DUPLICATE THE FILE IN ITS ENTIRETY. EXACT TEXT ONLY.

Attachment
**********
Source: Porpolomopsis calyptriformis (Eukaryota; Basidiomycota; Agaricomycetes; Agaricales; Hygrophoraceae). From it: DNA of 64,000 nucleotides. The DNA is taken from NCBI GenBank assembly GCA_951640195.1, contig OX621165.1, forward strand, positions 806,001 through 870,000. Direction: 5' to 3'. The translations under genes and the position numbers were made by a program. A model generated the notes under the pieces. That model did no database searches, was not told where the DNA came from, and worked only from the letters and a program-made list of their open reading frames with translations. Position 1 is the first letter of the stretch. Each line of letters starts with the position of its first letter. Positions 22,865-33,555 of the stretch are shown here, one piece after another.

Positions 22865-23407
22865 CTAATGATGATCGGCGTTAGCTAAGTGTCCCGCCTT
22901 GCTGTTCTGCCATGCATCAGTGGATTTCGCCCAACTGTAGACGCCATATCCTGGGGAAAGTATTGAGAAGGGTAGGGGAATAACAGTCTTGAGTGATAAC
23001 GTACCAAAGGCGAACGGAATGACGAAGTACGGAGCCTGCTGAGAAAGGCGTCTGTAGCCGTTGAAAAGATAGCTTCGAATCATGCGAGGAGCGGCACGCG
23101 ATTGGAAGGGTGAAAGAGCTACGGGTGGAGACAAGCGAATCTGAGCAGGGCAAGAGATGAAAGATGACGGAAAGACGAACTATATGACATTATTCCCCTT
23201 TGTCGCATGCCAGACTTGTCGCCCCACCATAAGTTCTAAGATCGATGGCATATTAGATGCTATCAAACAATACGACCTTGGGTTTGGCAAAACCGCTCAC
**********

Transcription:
Source: Porpolomopsis calyptriformis (Eukaryota; Basidiomycota; Agaricomycetes; Agaricales; Hygrophoraceae). From it: DNA of 64,000 nucleotides. The DNA is taken from NCBI GenBank assembly GCA_951640195.1, contig OX621165.1, forward strand, positions 806,001 through 870,000. Direction: 5' to 3'. The translations under genes and the position numbers were made by a program. A model generated the notes under the pieces. That model did no database searches, was not told where the DNA came from, and worked only from the letters and a program-made list of their open reading frames with translations. Position 1 is the first letter of the stretch. Each line of letters starts with the position of its first letter. Positions 22,865-33,555 of the stretch are shown here, one piece after another.

Positions 22865-23407
22865 CTAATGATGATCGGCGTTAGCTAAGTGTCCCGCCTT
22901 GCTGTTCTGCCATGCATCAGTGGATTTCGCCCAACTGTAGACGCCATATCCTGGGGAAAGTATTGAGAAGGGTAGGGGAATAACAGTCTTGAGTGATAAC
23001 GTACCAAAGGCGAACGGAATGACGAAGTACGGAGCCTGCTGAGAAAGGCGTCTGTAGCCGTTGAAAAGATAGCTTCGAATCATGCGAGGAGCGGCACGCG
23101 ATTGGAAGGGTGAAAGAGCTACGGGTGGAGACAAGCGAATCTGAGCAGGGCAAGAGATGAAAGATGACGGAAAGACGAACTATATGACATTATTCCCCTT
23201 TGTCGCATGCCAGACTTGTCGCCCCACCATAAGTTCTAAGATCGATGGCATATTAGATGCTATCAAACAATACGACCTTGGGTTTGGCAAAACCGCTCAC